How do I draw an imag­i­nary crea­ture that’s stretch­ing?

ImagineFX - - Imaginenation Artist Q&A -

Do­minic Arm­strong, US

Brynn replies

Crea­ture pos­ing can be dif­fi­cult, but if we work from gen­eral to spe­cific, we can achieve an in­ter­est­ing pose. The stretch is a univer­sal move­ment for a lot of real-life an­i­mals, and vi­su­al­is­ing your crea­ture de­sign this way will show off its char­ac­ter.

I be­gin with a rough ges­ture to block out the pose. I like to push through my strokes and draw through the forms, much like an an­i­ma­tor. To this end, use your shoul­der when you draw in poses – you’ll de­velop a more dy­namic pos­ture for your crea­ture.

In work­ing out the pose, I’ll usu­ally work with wire frames to find those big skele­ton land­marks like the rib cage, the shoul­der blades and the pelvis. From here, I build up the draw­ing, us­ing lay­ers in Pho­to­shop to over­lay more fi­nalised draw­ings over the last. Ev­ery time I bring the draw­ing to a cer­tain point, I re­duce the Opac­ity, make a new layer and re­fine the draw­ing.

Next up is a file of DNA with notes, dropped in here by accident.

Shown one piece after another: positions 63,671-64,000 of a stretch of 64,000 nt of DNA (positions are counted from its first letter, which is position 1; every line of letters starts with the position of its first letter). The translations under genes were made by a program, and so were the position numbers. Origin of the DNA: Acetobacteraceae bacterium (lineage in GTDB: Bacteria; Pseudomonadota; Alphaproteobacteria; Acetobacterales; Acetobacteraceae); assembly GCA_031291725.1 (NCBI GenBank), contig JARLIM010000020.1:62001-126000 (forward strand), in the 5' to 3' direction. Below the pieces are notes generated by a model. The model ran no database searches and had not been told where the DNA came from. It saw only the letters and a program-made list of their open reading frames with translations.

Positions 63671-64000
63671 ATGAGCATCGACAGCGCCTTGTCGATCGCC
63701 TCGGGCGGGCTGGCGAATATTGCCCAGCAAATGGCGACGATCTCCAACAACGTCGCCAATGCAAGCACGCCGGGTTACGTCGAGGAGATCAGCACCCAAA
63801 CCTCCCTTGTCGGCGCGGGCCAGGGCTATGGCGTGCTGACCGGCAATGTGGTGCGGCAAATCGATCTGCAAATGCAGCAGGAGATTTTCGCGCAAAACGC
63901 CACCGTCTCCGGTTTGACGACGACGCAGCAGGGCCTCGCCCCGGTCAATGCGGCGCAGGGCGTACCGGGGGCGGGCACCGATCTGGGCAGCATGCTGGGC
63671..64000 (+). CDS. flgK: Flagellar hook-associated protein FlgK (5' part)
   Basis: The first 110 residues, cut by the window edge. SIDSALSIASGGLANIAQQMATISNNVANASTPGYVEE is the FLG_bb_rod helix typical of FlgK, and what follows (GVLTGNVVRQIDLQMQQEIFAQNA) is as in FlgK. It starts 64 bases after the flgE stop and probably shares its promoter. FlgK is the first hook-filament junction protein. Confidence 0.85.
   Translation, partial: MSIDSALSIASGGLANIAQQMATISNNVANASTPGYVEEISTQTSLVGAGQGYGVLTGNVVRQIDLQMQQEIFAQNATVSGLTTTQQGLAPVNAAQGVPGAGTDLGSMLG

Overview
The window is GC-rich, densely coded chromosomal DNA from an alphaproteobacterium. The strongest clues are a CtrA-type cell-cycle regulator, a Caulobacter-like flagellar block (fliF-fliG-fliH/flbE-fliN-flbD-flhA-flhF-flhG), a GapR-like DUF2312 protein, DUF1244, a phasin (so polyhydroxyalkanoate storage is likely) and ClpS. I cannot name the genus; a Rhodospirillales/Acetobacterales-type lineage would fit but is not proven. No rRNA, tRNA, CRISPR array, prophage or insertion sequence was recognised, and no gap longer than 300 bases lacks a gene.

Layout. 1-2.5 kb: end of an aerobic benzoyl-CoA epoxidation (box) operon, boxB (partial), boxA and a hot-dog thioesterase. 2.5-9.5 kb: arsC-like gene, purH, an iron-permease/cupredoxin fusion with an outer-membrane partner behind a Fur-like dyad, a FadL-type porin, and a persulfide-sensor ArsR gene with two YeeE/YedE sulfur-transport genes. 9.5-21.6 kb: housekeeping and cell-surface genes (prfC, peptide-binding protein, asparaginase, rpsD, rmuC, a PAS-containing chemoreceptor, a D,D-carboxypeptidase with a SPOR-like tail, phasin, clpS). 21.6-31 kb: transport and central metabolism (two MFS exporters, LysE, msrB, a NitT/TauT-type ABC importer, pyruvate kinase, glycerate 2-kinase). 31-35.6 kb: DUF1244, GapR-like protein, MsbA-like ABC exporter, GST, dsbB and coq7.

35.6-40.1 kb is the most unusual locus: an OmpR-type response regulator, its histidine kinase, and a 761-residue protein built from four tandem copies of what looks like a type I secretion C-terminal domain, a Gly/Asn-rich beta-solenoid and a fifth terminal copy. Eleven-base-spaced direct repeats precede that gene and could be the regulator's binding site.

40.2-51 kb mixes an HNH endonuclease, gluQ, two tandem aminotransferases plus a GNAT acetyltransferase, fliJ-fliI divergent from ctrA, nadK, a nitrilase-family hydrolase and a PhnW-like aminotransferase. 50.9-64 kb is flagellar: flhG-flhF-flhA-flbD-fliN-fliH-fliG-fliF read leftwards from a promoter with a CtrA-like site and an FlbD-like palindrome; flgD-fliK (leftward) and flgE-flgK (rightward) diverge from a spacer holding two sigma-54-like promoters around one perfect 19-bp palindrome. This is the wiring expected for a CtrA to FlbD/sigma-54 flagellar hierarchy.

As I work, I con­sider the shapes of the crea­ture be­fore I think about the de­tails. It helps to keep things in per­spec­tive as I work. I call this “the pla­nar view”. Now I find those ma­jor mus­cle groups: the glutes, the tri­ceps, the latis­simus dorsi and so on. Mus­cle anatomy for crea­ture de­sign takes lots of study and prac­tice. The more you draw real an­i­mals, the eas­ier time you’ll have adapt­ing anatomy to crea­tures.

From here, I move into de­tail. I think about the weight of the crea­ture and where I can flat­ten the forms to show where they meet the ground.

Even though I’m us­ing dig­i­tal tools, I choose to keep a pen­cil-like aes­thetic. This means I can main­tain an an­i­mated feel to the pose and have fun ex­plor­ing the shapes and rhythms of this crea­ture’s body.

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